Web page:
I will never forget the first time I flew in the Nuri. It was no fancy flight but a mercy flight. Both my parents were involved in a road accident at Bukit Berapit on their way back from KL to Taiping. My father was at the wheel when an oncoming car smashed head-on into them. My father suffered only minor cuts and bruises and was given an outpatient treatment at the Taiping hospital but my mother had to be admitted for severe abdominal pains.
I had finished school for the day and was at home and my husband was flying when the accident occured at about 3p.m. There was no phone at home. All attempts at getting one installed at the quarters were met with all sorts of excuses that left us exasperated. Cell phones were still unheard of. So, my father in all his grogginess and unsteadiness, left a message to be relayed to my husband when he landed.
I got news of the accident only after my husband got home late in the evening and we did not waste a second in rushing back home. I was relieved to see my father walking towards us with a big swollen bump on his forehead when we arrived but my mother was in a bad shape. Her lower lip was torn and unsewn yet at the time of our arrival but she put up a brave front for us despite the excruciating abdominal pain she was experiencing.
My mother’s siblings, all nine of them plus their family began arriving the next day from all over the country, mostly from Alor Setar, my mother’s hometown. On seeing her condition, they requested that she be taken to Alor Setar’s hospital where they could take turns to look after her. They felt that I would not be able to cope alone.
She could be transported to Alor Setar in an ambulance but it would be a long and arduous journey for her. (The North-South Highway had not started construction yet). That was when my husband stepped in to try and solve the problem. When he told me that he was trying to get her flown in the Nuri to Alor Setar, I knew it would not be as simple as he made it sound. Even if he could get the clearance for my mother, there was no way the whole entourage comprising of an aunt, a cousin, my father and I would be allowed to hop in as well.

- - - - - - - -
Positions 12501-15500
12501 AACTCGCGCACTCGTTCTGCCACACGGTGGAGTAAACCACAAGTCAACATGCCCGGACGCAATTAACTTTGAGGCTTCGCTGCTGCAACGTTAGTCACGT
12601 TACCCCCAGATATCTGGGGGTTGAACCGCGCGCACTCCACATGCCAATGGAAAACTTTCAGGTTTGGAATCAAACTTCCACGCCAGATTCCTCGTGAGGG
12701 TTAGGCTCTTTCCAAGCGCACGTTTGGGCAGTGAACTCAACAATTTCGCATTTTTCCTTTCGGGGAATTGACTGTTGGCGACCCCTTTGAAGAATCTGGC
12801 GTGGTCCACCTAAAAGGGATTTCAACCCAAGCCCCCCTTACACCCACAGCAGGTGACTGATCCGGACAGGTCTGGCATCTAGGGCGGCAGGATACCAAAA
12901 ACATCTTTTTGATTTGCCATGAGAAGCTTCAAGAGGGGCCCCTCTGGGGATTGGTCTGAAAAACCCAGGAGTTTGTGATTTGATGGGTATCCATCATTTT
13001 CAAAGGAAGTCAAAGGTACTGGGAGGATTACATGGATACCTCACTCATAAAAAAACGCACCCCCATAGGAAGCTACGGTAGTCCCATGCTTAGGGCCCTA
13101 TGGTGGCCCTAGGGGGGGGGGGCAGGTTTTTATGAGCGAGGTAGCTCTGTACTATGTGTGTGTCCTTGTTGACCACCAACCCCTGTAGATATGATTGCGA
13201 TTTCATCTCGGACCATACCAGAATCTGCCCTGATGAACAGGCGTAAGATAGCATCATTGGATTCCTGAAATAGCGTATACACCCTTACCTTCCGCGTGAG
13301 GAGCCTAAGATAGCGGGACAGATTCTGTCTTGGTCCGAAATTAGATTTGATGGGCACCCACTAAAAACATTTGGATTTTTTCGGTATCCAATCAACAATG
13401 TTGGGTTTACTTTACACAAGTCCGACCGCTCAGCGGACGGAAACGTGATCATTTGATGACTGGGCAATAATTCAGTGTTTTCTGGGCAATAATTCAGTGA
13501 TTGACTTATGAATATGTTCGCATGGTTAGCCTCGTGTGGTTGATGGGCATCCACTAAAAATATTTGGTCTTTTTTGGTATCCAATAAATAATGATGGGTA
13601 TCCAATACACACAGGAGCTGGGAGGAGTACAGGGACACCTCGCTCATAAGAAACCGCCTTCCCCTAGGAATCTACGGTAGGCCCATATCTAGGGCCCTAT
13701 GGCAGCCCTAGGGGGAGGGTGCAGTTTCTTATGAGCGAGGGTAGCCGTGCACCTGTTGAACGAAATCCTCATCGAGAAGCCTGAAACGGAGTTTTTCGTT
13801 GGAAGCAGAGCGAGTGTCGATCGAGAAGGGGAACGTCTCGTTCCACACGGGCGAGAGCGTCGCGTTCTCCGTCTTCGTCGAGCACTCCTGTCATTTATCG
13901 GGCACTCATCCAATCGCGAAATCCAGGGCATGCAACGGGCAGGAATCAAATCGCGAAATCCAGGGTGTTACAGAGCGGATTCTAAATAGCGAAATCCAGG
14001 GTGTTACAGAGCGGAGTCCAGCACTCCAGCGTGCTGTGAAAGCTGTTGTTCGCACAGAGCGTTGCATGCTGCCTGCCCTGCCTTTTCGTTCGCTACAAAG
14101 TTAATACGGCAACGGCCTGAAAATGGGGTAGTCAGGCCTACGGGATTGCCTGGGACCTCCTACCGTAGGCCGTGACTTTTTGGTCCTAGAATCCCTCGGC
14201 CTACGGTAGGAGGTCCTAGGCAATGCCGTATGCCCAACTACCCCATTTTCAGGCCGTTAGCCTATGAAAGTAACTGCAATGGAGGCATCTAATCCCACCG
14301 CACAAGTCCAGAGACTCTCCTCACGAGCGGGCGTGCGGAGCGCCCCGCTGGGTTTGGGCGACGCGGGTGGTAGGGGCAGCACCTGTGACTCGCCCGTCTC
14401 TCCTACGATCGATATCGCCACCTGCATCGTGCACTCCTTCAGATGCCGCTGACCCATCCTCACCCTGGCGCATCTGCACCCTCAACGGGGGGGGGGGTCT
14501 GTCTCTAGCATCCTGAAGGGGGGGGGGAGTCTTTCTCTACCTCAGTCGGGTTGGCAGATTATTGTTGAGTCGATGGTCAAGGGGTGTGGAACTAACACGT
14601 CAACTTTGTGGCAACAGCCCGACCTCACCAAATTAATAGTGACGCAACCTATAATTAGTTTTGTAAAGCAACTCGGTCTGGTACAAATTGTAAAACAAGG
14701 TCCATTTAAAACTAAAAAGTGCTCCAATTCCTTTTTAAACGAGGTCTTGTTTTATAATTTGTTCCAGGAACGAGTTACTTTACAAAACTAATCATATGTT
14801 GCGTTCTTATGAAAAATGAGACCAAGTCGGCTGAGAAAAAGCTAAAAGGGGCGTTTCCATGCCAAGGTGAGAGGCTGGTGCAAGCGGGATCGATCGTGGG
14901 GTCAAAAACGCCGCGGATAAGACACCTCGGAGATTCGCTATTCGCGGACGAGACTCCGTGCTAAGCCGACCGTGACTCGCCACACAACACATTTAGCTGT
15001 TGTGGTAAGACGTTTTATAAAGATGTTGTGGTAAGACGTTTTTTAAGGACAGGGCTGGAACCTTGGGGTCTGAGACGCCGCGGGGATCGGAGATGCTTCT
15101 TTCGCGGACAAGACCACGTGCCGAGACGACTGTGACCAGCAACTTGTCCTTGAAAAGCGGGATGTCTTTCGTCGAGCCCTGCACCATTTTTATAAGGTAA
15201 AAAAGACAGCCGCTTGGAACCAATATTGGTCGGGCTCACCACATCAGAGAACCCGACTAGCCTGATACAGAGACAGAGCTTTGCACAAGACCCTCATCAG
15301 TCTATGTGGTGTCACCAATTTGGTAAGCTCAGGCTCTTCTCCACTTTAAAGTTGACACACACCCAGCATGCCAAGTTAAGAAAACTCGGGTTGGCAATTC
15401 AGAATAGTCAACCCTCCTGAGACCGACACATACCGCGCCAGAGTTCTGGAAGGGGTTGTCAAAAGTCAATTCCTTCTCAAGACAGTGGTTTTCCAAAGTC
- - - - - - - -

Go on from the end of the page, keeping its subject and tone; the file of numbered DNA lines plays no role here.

The next thing I knew my mother and all her four escorts and my husband were on board the Nuri heading for Alor Setar. Although I had seen the aircraft many times at close range, I never had the opportunity to step inside it. I was quite taken aback by what greeted me the moment I stepped inside. It was so bare and crude, minus all the trappings of a passenger airline. Of course, I was not expecting the cool comforts of a commercial aircraft but I was also not prepared for the stark simplicity the interior had to offer, let alone the loud noise and the heavy vibrations of the swinging rotor blades.
It was while crouching humbly beside my mum on the floor of the aircraft that I started thinking about the hundreds of soldiers being ferried in a similar manner BUT, unlike my mum, they had no loved ones to hover and fret over them. Visions of them lying alone and helpless on the floor, grimacing in pain and wondering what life would be like without arms or legs or eyes flitted across my mind and brought immediate tears to my eyes. It touched a chord deep within me. There were no more complaints everytime my husband got home late from flying that moment onwards.
We landed safely at the Alor Setar Golf Club after an hour’s flight and my mother was whisked off immediately to the hospital. She spent two weeks at the hospital before the doctors pronounced her fit to be discharged.